Introduction: Dancing RedBot


  • No Redbot with sound processing using an android cellphone.
  • No Redbot that uses a BPN (Artificial Intelligence) to learn when to move depending on the sound's threshold.

Step 1: Purchase a Redbot

You need to get the SparkFun RedBot Basic Kit. You won't be using all its components but you can save them for other projects you may have in mind.

You may want to visit their page to buy one (amazon sells the Redbot too). There you'll be able to see its features and why it's easy to build and use.

Step 2: Purchase Bluetooth Adapter

I recommend you to use the Bluetooth Bee. It is fully compatible with the Redbot.

Bluetooth Bee is an easy to use Bluetooth Serial Port Profile(SPP) module compatible with existing Xbee sockets, designed for transparent wireless serial connection setup. Serial port Bluetooth module is fully qualified Bluetooth V2.0+EDR(Enhanced Data Rate) 3Mbps Modulation with complete 2.4GHz radio transceiver and baseband. It uses CSR Bluecore 04-External single chip Bluetooth system with CMOS technology and with AFH(Adaptive Frequency Hopping Feature). It has the smallest footprint of 12.7mm x 27mm.

Step 3: Android Cellphone

The Dancing Redbot is using the cellphone's microphone in order to do sound processing through software implemented in Processing IDE using libraries such as ControlP5 and Ketai.

Software needed:

  1. Processing :
  2. Processing Android Mode:
  3. Ketai library:
  4. ControlP5 library:
  5. Arduino IDE:

The software enumerated up above was used to build the RedBotDance application, specifically its apk (android application). The app you can find it in

If you want to build it yourself and do modifications to the app you will have to configure the environment and use the code located here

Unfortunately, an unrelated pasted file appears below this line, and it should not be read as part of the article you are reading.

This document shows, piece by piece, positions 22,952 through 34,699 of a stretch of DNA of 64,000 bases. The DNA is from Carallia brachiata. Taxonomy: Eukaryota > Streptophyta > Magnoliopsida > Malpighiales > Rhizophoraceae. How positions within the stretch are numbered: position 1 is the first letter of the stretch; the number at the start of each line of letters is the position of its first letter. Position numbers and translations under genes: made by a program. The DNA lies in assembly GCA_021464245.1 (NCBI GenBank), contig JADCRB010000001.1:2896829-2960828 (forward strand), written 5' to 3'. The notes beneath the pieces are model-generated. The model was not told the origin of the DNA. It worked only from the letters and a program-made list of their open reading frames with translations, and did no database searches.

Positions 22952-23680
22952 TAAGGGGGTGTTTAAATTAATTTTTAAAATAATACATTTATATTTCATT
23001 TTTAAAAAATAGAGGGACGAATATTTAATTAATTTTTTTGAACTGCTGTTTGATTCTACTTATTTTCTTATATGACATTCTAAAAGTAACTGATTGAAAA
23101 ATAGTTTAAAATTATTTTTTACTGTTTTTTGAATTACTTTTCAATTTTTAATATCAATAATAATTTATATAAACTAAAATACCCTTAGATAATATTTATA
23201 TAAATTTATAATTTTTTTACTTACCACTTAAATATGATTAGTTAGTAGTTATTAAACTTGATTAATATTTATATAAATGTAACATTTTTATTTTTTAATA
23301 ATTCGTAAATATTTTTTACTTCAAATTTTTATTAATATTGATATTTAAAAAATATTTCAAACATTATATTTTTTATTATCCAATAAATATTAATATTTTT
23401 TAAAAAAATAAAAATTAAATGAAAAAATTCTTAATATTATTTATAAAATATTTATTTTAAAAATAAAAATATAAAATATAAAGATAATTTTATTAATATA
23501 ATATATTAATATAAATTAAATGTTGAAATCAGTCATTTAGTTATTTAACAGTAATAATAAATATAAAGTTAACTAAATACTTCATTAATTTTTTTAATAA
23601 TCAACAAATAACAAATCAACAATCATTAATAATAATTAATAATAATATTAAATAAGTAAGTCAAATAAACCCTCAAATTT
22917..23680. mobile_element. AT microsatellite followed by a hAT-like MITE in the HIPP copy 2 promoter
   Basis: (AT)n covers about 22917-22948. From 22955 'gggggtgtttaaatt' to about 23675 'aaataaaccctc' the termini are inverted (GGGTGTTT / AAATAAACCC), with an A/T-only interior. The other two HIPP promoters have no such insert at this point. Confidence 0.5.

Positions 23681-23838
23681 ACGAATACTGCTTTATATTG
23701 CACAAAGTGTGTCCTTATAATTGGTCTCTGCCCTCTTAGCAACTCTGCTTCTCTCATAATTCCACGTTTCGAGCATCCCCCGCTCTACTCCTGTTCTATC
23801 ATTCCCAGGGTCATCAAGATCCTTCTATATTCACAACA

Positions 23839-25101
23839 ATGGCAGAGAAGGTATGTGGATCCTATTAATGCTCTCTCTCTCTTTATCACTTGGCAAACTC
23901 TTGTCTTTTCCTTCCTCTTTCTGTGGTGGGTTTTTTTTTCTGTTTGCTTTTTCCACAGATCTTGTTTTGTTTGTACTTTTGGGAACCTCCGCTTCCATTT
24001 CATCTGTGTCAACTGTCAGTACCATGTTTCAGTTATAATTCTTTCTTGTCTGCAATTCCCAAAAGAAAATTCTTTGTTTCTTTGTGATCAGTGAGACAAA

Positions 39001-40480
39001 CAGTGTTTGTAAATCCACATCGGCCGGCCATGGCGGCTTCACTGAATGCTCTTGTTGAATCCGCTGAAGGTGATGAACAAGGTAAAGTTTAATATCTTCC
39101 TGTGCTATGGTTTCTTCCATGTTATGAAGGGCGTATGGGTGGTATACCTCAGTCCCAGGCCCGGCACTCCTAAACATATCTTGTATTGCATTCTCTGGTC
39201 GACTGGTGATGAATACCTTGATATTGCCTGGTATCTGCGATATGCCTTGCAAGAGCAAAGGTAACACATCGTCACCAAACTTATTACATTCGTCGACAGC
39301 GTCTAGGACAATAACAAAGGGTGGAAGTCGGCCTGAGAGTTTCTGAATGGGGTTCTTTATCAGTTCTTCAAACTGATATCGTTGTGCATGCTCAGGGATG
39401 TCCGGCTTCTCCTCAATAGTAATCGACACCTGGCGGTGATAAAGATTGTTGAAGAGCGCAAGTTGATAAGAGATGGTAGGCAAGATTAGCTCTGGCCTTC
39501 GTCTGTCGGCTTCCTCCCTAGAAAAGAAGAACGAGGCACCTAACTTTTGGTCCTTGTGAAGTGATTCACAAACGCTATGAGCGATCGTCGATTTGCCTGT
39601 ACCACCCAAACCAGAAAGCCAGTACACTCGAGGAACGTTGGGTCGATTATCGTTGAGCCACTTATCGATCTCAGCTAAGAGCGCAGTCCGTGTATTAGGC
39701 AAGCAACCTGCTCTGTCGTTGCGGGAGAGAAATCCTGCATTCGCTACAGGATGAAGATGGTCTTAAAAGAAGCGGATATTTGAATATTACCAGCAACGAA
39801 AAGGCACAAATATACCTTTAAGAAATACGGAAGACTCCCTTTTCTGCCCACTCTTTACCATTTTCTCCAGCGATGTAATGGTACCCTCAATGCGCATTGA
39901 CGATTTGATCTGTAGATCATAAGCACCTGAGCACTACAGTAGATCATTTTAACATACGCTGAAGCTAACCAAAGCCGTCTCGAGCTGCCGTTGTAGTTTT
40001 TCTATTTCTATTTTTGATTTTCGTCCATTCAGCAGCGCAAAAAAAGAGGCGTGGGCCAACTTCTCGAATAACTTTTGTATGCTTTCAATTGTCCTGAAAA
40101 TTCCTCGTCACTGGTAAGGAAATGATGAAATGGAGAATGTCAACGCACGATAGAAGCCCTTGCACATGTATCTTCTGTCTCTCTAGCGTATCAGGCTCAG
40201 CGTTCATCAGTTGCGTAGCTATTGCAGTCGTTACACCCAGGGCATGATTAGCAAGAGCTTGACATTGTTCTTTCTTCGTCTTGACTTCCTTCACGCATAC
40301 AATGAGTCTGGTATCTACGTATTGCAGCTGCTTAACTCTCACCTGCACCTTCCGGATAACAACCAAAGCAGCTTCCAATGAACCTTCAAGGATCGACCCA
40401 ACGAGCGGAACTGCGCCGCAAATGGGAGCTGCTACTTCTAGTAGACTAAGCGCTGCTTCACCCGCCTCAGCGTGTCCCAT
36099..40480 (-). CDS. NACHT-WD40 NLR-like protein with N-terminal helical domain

For environment configuration you may want to visit this site It will be helpful to set up the Android mode in Processing.

Step 4: Arduino IDE

You'll have to upload the redbot's logic trough the Arduino IDE. The program is used to make the redbot understand the signals sent by the cellphone. They could be 4. One for each movement: up, down, right or left.

The code can be found here:

Step 5: BPN (Artificial Intelligence)

The ability of the human brain to think, remember and solve
problems has inspired many computer scientist to model this structure using hardware and software. As a result, nowadays we can encounter different models of artificial neural network that try to emulate the biologic behavior of organic neurons.

One of these models is the Back Propagation Network (BPN) which is compound of the following parts:

- Processing units (artificial neurons)

- Input layer

- Hidden layers

- Output layer

- Learning rules

If we want to retrieve a value a value based on a specific input, there is a feed forward function that calculates the value for each neuron as the sum of all the inputs to that unit multiplied by the link weight.

When the BPN is trained, the algorithm needs to specify the inputs and the expected output so the BPN obtains an error. By using partial derivations of the total error and the value of each link the BPN adjusts the value of the weights in a feed-backward manner (where the name comes from).

For the purpose of this project we used three layers: 1 input layer containing 1024 units mapped from the data vector received through the phone microphone, 1 hidden layer of 512 units and 1 output representing a boolean value of move or not to move.

More details about the code can be found on this repository:

Step 6: Redbot Board and Bluetooth Board

The redbot's RXI can be connected to the bluetooth board’s TXO , and the bluetooth RXI to the redbot TXO.

Here's an image so you can see where this is located in the board The labels are for the redbot board.

Step 7: Finally.. the Dancing RedBot

Here's a little demonstration. Enjoy

Future work:

  • Extract bpm from music so the Redbot learns to dance different rhythms
  • Set logic into the Redbot board
  • Add microphone to the Redbot board